US House Speaker Nancy Pelosi on Friday said public hearings in an impeachment inquiry into President Donald Trump could be expected this month.
“I would assume there would be public hearing in November,” the top House Democrat told an interview with Bloomberg, adding that the case against Trump “has to be ironclad”, Xinhua news agency reported.
She also said she does not know “what the timetable will be” for the inquiry and that they “have not made any decisions on if the president will be impeached.”
The remarks came a day after the Democratic-controlled House approved mostly along party lines a resolution that establishes procedures for public impeachment hearings and the release of deposition transcripts, among other things.
Pelosi initiated the impeachment inquiry into Trump in late September after an anonymous whistleblower raised concerns about the White House’s interactions with Ukraine, including a July 25 phone call between Trump and his Ukrainian counterpart, Volodymyr Zelensky.
Trump was alleged to have abused power by using a military aid to pressure Zelensky into investigating former US Vice President Joe Biden, a top-tier 2020 Democratic presidential contender, so as to help his re-election campaign.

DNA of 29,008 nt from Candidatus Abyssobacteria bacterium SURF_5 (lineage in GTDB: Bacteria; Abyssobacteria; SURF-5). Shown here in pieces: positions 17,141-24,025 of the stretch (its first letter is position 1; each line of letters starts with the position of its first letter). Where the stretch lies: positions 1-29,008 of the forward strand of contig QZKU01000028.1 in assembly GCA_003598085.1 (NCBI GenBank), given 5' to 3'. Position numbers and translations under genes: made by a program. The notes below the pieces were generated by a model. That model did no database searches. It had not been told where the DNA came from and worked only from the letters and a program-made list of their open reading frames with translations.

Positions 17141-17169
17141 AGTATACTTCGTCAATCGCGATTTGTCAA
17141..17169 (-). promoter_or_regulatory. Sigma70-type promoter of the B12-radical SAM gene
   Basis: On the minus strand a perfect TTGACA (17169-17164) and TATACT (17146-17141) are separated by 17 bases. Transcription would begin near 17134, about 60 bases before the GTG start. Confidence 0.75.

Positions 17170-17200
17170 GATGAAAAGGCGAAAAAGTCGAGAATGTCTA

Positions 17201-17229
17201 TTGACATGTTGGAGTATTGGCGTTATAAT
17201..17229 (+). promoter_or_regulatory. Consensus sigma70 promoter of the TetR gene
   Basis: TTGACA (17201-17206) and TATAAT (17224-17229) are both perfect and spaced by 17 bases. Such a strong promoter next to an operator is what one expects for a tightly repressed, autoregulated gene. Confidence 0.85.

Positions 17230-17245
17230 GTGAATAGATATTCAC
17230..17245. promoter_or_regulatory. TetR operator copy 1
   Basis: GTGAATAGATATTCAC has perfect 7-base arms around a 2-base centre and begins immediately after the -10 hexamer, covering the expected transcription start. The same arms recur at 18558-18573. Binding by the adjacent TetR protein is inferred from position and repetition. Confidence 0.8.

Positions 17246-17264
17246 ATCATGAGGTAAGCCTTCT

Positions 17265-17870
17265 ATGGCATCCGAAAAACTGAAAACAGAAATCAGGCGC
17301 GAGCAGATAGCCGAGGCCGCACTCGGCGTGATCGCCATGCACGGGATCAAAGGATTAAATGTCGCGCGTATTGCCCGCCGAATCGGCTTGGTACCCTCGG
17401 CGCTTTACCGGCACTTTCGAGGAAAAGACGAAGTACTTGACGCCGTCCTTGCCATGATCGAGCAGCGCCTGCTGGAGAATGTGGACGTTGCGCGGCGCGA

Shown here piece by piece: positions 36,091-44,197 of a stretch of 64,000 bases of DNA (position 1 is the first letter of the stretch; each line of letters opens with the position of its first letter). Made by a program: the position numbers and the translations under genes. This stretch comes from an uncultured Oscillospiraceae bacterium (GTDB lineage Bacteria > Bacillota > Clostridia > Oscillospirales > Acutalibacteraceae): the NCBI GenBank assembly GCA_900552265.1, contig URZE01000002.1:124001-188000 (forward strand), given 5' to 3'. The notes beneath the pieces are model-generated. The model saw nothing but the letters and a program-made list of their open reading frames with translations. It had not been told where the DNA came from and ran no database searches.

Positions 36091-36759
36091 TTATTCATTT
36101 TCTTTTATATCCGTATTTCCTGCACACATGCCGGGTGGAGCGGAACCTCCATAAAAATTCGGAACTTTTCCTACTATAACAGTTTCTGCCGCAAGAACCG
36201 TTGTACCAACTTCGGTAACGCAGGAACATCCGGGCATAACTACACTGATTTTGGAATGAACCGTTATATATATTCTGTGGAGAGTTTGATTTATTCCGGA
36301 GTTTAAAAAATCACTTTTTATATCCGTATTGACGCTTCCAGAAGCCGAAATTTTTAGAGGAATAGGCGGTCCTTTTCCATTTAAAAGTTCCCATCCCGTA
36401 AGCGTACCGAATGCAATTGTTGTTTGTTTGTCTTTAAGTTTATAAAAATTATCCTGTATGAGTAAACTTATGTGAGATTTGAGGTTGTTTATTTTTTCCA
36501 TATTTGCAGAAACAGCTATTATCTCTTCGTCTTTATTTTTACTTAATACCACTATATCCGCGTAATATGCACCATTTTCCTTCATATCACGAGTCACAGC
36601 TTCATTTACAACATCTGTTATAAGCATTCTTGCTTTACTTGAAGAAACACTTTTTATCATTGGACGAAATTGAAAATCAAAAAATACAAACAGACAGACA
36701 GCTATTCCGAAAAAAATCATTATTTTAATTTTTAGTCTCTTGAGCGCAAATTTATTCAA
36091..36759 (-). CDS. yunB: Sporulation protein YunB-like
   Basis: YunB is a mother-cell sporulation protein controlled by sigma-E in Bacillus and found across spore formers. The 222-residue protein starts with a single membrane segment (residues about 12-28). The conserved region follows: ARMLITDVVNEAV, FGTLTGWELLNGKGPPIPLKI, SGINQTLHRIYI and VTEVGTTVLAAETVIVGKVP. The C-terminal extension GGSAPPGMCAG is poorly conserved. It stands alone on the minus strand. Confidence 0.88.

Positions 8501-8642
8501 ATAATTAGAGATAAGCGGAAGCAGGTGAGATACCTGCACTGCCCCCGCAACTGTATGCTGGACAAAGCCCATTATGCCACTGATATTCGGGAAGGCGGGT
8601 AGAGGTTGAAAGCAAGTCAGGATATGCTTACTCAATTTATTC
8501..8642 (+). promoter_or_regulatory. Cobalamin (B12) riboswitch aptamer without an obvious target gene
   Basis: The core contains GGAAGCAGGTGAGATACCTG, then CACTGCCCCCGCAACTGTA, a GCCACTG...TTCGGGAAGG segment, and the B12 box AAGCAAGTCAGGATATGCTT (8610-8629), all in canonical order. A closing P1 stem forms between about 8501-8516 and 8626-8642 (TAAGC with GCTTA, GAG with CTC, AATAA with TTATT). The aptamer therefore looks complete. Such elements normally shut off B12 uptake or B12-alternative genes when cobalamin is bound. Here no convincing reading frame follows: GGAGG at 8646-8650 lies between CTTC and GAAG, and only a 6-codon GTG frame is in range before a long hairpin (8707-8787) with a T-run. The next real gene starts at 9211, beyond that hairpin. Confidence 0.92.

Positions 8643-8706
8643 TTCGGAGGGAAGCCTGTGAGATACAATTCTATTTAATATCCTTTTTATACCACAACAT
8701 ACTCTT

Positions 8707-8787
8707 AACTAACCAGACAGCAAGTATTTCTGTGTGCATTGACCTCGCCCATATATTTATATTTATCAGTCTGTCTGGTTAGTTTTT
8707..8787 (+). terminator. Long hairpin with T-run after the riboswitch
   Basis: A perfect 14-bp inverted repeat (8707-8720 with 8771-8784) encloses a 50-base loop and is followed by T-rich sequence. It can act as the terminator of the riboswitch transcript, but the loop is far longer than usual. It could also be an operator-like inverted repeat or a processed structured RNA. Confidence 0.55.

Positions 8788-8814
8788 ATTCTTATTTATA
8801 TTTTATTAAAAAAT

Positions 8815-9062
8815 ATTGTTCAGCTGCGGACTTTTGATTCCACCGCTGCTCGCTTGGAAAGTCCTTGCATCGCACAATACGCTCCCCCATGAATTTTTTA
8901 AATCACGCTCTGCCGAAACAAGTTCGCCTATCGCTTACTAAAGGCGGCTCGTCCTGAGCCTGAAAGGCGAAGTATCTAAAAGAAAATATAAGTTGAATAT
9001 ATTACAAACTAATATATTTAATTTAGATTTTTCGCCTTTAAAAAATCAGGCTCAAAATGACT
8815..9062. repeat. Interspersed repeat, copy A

Trump has denied any wrongdoing. The White House has dismissed those allegations and made clear that it will not cooperate with House investigators by providing documents or witnesses because it considered the ongoing impeachment inquiry unfair and illegitimate.
During an interview with Fox News on Friday, White House press secretary Stephanie Grisham said that they are “prepared” for Trump to be impeached by the House.
“We are prepared for an impeachment to happen,” Grisham said. “Nancy Pelosi has made it very, very clear that the House Democrats are going to vote.”
“I wouldn’t say it is a foregone conclusion, I would say it’s what we’re expecting it, yes,” she added.
The president will be impeached if the House approves any of the articles of impeachment that the Judiciary Committee has recommended by a simple majority vote.
But conviction of the president can only happen in the Senate and requires at least two-thirds of its members, or 67 senators, to vote in favor. Currently, the Senate has 53 Republicans, 45 Democrats and two independents.